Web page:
The ability to stream games around the house would be cool in and of itself, but Valve's in-home streaming technology needs to succeed if the company wants its upstart SteamOS operating system and the associated ecosystem of Steam Machines to catch on in the living room.
Gamers on Linux are in heaven after the arrival of Steam and with a decent catalogue being updated aggressively by Valve, future for gaming on Linux looks bright. But chances are you may be a hardcore Linux enthusiast, with no or least interest in gaming but after Steam’s arrival, you want to give Gaming a try but don’t know where to start. We are here to help.
Kingdom Come: Deliverance is set to be the first ever game on Linux that is based on the CryEngine. According to the Kickstarter page for the open world Role Playing Game (RPG) there will be Linux support for the game when it releases which is slated to be the fourth quarter of 2015.
Linux dominates almost every part of our lives – it powers services like Facebook to Google, it powers ATM machines, our printers, routers, stock exchanges, NASA missions and drones. Linux now also dominates the consumer space, thanks to Android and ChromeOS. And it’s going to further increase its presence in 2014. Gaming used to be one area where Linux was in a weaker position but that’s going to change with SteamOS. There are a lot of games which are available for GNU/Linux based operating systems and our game correspondent Partha has picked four games that he thinks you must try. Read on…
Paradox Studios, the development house behind the hugely successful and addictive Magicka, Crusader Kings and Europa Universalis IV among other games, officially announced in their recent Miami convention that they are planning to launch two new games, Runemasters and the highly anticipated sequel to the Hearts of Iron series, Hearts of Iron IV. Both games are slated to be getting a Linux release along with a Windows release.
The GNOME Project has announced that a new maintenance release of the 3.10 branch of the GNOME Chess application is now available for download, bringing fixes for several annoying bugs, updated translations, and various general enhancements.
We are currently approaching completion of porting The Pit to Linux (as well as Mac and mobile pads.) Ground Pounders is also nearing completion. It's was designed with multiplatform multiplay in mind, so it will go out the door with Linux hot on its heels, whereas The Pit started with enough manpower for one SKU and we opted for PC. Then over the last few months, we worked on expanding it as well as working towards the ports as things progressed. It's gone a bit longer than we'd hoped, but we'll be done pretty soon. The Pit is coming to Linux!
Alienware will update its Steam Machine hardware every year, according to general manager Frank Azor. In an interview with TrustedReviews, Azor said a lack of upgradability on the recently unveiled model will basically require the company to keep pushing out new versions each year to keep up with games as they become more and more resource intensive. “There will be no customization options, you can’t really update it," he said of the company's first Steam Machine. Azor said some basic customization options may be available; you may be able to pick a faster CPU or upgrade the amount of memory, for instance. But for the most part, what you get is what you get. “Lifecycle wise, consoles update every five, six, seven years. We will be updating our Steam Machines every year,” he said.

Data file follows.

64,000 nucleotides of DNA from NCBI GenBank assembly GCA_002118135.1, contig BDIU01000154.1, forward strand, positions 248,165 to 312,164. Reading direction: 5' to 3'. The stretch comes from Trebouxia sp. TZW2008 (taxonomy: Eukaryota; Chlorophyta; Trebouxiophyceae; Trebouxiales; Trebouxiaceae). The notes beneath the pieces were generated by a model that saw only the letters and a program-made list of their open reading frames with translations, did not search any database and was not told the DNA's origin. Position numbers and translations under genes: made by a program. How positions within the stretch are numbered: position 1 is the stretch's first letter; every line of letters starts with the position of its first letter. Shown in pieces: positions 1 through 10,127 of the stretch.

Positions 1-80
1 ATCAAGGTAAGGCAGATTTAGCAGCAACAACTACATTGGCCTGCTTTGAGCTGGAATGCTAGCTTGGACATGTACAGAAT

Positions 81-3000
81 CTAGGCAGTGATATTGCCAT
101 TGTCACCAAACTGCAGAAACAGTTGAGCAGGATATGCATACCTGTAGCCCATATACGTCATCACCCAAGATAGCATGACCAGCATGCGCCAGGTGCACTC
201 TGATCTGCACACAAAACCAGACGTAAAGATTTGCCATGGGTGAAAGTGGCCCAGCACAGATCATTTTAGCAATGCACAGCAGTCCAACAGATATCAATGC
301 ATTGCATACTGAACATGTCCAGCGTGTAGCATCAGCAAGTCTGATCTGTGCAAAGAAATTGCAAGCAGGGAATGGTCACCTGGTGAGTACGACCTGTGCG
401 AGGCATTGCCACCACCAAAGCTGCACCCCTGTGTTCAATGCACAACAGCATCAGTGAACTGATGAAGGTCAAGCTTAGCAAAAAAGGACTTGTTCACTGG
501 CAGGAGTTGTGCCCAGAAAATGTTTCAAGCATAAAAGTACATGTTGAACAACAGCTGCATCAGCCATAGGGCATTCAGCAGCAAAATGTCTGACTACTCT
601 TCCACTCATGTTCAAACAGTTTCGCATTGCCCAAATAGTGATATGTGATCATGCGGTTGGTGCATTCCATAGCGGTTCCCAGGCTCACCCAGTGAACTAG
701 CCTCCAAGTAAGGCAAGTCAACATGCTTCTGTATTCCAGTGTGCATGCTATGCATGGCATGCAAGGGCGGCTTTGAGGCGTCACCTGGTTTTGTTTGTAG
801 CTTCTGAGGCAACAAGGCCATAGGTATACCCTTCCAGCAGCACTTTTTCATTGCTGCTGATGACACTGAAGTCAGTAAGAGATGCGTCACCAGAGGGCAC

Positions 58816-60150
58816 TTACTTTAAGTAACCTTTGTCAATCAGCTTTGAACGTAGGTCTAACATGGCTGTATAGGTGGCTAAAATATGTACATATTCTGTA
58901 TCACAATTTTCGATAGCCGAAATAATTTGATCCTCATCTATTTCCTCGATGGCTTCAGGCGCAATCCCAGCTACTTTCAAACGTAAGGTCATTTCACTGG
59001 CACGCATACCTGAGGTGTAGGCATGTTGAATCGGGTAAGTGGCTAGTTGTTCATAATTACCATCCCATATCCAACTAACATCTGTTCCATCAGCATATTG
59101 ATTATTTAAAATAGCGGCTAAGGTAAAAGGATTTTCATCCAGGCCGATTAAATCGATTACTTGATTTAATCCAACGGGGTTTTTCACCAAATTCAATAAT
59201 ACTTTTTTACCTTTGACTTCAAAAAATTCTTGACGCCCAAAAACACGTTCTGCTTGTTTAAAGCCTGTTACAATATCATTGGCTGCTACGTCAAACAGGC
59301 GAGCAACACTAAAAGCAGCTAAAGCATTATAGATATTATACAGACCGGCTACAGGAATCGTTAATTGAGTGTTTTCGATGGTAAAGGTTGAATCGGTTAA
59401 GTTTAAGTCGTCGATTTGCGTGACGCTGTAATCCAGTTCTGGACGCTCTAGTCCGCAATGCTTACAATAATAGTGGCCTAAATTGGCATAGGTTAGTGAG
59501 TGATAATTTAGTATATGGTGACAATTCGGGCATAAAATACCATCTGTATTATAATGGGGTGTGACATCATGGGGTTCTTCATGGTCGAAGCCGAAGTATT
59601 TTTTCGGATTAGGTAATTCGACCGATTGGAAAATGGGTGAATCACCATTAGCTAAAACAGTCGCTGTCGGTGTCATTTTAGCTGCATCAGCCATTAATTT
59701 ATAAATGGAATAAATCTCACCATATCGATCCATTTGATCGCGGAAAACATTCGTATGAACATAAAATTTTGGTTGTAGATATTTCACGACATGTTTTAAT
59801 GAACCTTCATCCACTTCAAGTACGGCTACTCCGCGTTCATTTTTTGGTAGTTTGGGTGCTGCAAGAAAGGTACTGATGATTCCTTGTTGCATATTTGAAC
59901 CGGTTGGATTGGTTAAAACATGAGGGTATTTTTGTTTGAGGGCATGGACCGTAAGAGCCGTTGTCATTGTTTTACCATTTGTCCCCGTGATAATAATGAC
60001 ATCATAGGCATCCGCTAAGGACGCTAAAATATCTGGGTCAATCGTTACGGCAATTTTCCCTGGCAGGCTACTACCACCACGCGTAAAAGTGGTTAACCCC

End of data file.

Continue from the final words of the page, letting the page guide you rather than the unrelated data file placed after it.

Valve has released a new Beta build of its Steam client, but this time it’s not just about a few fixes and a couple of new features. A new important option has been implemented, which should make Linux users very happy.
This is something I personally brought up with them after being gifted a copy of Pandora from the developers, it was all highly confusing as you had to specifically click the Linux link in the platform list otherwise you would be buying the Windows version and it didn't actually tell you this anywhere. They are another store who needs to note Windows and not PC though, you know how annoying it gets to see that.
The numbers don't look very good overall if you directly compare it to Windows, but like with everything Linux I am personally pinning my hopes on Steam Machines & SteamOS giving us the boost we so deserve. We aren't that far off Mac numbers which is encouraging at least.
Valve team is working on a new tool to facilitate game developers on Linux. VOGL is an OpenGL tracer/debugger which will be used to analyse OpenGL calls. VOGL was announced in the Steam Dev Days conference. The debugger is being developed on Linux natively. It will be an open source project.
Whether or not you think games are important for Linux, the stone cold reality is that they significantly drive mainstream interest in any operating system. As I wrote in the feature for LXF179, Linux: the Future of Gaming, this was a lesson Gabe Newell learnt back in the early 1990s while working for Microsoft – and it changed the direction of his career.
I just posted a SteamOS ISO that can be used to install SteamOS on non-UEFI systems. Thanks to directhex and ecliptik for their work on Ye Olde SteamOSe - this incorporates many of their changes. Dual-boot and custom partitioning are now possible from the "Expert Install" option.